BSM Introduces a Video Game Competition as Part of Homecoming Festivities

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Lara DePauw

Jack Timberman received second place in the Homecoming Video Game Tournament.

Homecoming week was full of excitement and fun this year. With activities ranging from pep fests, to speakers to volleyball games, days were packed. Although many homecoming traditions are annual, Assistant Principal of Activities and Student Life Cami Dahlstrom brought in a new idea: a video game tournament.

The idea came from the director of the BSM Esports club Breion Creer. Creer wanted to bring in more interest into the gaming world, and show students the benefits of gaming. Around 23 students signed up for the same, and a couple more even showed up to watch yet ended up competing in the game. “…He wanted to give an opportunity for a different kind of competition. Different than a physical competition,” Dahlstrom said.

Another important thing to factor in, is that many schools are giving scholarships, money and opportunities to travel for students competing well in eSports. “…There’s actually a lot of scholarships that colleges are giving out now because eSports is blowing up. So there’s a ton of money actually, in eSports you can get scholarships to go to different colleges… there’s a ton of different tournaments that are around the world,” Dahlstrom said.

In short, Brawlhalla is a game played by two gamers, involving two characters playing on a battlefield. Similar to Super Smash Bros, the goal is to knock your opponent off using weapons and damaging them as much as possible. The character’s damage is shown as the color around their icon– white, to red, and then ultimately black when the player loses and is defeated. Benilde-St. Margaret’s top three winners all got a prize in the end.

Sophomore Nelson Noglo competed and won first place in the tournament. Noglo expressed that he was not super worried about winning, explaining that he had been playing the game for quite a while since it was the game that got him into gaming in the first place. Even though he had moved a little away from the game onto new ones, he mentioned it was almost muscle memory. “…when I saw the email for the tourney, I wasn’t playing the game at all, and even now, I don’t really play anymore, but I just entered the tournament. Because I thought it’d be fun,” Noglo said.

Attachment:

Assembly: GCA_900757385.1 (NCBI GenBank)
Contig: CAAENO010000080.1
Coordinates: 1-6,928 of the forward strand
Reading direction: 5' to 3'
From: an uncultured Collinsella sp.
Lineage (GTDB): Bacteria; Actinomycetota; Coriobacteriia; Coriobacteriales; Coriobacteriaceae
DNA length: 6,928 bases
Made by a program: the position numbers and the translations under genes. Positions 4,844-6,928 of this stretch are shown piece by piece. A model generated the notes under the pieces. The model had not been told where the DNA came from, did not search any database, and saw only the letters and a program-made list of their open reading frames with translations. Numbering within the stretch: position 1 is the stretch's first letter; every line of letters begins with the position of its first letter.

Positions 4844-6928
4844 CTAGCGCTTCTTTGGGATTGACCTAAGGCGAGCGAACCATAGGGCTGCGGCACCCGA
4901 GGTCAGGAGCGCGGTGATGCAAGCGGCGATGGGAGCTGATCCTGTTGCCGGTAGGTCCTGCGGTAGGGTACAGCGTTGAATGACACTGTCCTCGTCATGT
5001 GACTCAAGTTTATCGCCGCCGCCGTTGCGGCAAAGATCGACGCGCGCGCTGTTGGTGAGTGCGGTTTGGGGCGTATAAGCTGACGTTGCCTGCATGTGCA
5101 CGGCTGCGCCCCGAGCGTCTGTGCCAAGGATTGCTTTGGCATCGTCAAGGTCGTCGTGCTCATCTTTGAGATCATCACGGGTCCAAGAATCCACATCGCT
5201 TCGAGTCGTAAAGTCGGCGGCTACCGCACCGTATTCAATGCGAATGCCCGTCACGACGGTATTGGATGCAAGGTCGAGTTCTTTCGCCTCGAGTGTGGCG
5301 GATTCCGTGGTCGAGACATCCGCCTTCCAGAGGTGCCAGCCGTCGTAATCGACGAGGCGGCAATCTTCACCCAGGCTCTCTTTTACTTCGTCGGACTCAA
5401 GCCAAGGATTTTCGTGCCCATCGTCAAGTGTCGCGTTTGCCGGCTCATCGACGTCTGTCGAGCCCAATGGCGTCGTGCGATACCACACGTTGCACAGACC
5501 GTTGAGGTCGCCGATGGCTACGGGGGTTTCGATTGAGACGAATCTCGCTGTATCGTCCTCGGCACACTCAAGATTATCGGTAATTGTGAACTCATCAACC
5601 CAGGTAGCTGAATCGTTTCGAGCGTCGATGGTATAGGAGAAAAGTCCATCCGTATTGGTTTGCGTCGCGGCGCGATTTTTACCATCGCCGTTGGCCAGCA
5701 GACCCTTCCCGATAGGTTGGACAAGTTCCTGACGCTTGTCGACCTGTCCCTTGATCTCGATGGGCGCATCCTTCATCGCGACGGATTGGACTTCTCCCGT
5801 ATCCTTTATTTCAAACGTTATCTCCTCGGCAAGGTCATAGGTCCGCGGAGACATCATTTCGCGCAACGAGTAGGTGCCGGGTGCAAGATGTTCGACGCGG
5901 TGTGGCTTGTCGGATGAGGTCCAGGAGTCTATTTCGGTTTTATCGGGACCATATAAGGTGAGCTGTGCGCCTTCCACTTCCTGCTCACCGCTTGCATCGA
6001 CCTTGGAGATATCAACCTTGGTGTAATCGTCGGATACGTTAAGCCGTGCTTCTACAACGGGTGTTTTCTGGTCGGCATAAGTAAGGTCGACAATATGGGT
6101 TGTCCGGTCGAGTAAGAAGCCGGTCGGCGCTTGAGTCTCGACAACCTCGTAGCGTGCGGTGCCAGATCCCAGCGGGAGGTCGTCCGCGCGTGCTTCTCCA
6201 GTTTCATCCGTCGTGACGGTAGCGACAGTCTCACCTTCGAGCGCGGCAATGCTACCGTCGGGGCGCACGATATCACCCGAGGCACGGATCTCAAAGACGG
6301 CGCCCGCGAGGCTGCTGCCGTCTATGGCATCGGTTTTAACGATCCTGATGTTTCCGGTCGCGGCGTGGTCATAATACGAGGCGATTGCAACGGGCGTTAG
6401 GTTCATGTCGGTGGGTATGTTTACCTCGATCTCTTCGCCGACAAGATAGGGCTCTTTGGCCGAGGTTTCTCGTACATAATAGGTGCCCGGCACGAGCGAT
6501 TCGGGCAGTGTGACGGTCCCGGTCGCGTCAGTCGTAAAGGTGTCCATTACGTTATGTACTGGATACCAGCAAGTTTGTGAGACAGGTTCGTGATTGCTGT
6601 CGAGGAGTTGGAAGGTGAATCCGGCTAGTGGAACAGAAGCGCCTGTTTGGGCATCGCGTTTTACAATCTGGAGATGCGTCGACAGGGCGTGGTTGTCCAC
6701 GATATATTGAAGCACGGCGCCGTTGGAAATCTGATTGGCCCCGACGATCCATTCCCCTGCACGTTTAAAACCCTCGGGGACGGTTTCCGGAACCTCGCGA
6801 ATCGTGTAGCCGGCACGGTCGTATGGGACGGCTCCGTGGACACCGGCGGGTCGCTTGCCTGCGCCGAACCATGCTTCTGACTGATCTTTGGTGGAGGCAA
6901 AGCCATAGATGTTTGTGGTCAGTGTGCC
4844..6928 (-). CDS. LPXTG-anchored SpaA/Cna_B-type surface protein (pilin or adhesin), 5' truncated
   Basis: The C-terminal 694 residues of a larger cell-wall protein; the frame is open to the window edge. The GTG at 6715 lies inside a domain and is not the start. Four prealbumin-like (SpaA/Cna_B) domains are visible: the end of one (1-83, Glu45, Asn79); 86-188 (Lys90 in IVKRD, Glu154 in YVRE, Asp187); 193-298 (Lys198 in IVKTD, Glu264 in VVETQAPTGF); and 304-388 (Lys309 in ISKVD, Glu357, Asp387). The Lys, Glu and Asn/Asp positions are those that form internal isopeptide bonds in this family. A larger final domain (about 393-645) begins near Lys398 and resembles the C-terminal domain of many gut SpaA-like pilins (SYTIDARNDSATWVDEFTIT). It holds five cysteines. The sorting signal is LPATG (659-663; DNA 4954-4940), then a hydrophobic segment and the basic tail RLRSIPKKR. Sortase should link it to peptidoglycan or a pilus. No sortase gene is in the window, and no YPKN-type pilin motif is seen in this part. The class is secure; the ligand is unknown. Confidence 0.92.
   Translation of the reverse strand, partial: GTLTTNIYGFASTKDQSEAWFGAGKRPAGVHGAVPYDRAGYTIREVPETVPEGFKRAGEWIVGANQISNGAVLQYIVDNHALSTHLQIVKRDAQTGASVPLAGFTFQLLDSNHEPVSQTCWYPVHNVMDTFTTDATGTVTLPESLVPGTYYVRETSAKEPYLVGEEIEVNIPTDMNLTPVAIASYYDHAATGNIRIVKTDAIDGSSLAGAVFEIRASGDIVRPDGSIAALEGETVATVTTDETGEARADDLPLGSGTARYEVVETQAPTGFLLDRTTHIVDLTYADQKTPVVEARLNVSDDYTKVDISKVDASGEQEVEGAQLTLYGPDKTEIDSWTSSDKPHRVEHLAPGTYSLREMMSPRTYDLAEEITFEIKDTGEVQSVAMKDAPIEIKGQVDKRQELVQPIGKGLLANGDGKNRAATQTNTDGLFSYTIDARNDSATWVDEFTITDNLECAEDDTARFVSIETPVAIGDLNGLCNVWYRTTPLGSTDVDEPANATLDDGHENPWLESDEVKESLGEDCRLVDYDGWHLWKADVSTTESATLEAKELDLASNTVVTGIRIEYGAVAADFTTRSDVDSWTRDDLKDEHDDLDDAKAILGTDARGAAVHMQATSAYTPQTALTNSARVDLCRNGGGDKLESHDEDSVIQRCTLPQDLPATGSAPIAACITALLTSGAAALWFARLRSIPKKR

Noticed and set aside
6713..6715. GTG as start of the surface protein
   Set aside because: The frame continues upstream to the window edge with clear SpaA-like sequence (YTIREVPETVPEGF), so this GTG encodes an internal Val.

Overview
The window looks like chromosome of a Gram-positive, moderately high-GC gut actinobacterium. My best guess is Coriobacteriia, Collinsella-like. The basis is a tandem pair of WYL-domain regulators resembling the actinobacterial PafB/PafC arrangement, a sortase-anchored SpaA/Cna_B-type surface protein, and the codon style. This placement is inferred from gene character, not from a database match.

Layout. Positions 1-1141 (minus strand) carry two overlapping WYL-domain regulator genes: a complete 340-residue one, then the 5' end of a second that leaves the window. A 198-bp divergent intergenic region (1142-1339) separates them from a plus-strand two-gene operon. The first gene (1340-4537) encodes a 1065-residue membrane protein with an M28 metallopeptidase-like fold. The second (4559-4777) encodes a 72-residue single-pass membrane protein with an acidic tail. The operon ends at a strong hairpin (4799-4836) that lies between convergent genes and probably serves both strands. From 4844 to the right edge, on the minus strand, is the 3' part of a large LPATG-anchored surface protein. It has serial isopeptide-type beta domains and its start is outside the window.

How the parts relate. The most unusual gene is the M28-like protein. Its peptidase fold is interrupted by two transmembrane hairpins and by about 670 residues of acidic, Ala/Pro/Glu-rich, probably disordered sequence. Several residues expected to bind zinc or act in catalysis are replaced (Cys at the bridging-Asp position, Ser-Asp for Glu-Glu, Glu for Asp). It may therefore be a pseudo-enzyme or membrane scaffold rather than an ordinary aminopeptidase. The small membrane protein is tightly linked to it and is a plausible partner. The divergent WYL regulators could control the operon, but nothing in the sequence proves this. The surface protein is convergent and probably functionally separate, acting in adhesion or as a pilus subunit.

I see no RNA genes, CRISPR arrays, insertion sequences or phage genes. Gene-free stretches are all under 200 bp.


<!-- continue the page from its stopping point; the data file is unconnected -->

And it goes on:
…when I saw the email for the tourney, I wasn’t playing the game at all, and even now, I don’t really play anymore, but I just entered the tournament. Because I thought it’d be fun,”

— Noglo

Earning second place was sophomore Jack Timberman. Although he wasn’t part of the eSports team, he decided to join as a result of the game. Timberman revealed that he had never played the game before and has not played competitively before either. He explained that he does, however, play in his free time. “We’ll play games five days…six days a week…weekends I usually game like three to four. Weekdays, I usually game an hour,” Timberman said.

Coming in third place was 7th grader Isaac Dukinfield. Dukinfield also plans to join the BSM eSports team after playing in the tournament. He explained that although things might have been easier if he was more used to the game–as it was his first time playing Brawlhalla, as well as using the console– he does not believe he would have done anything differently. “It was interesting because I’m more of a PC person, but then it’s just, I just said, Okay, I’ll try this or that I just, and then my instincts just came in with gaming and they’re just, somehow pulled out third place,” said Dukinfield.

The game brought awareness about the eSports community, just as intended. Thanks to Creer’s idea, the video game tournament had a turnout of many students, and will likely be continued over the next couple years.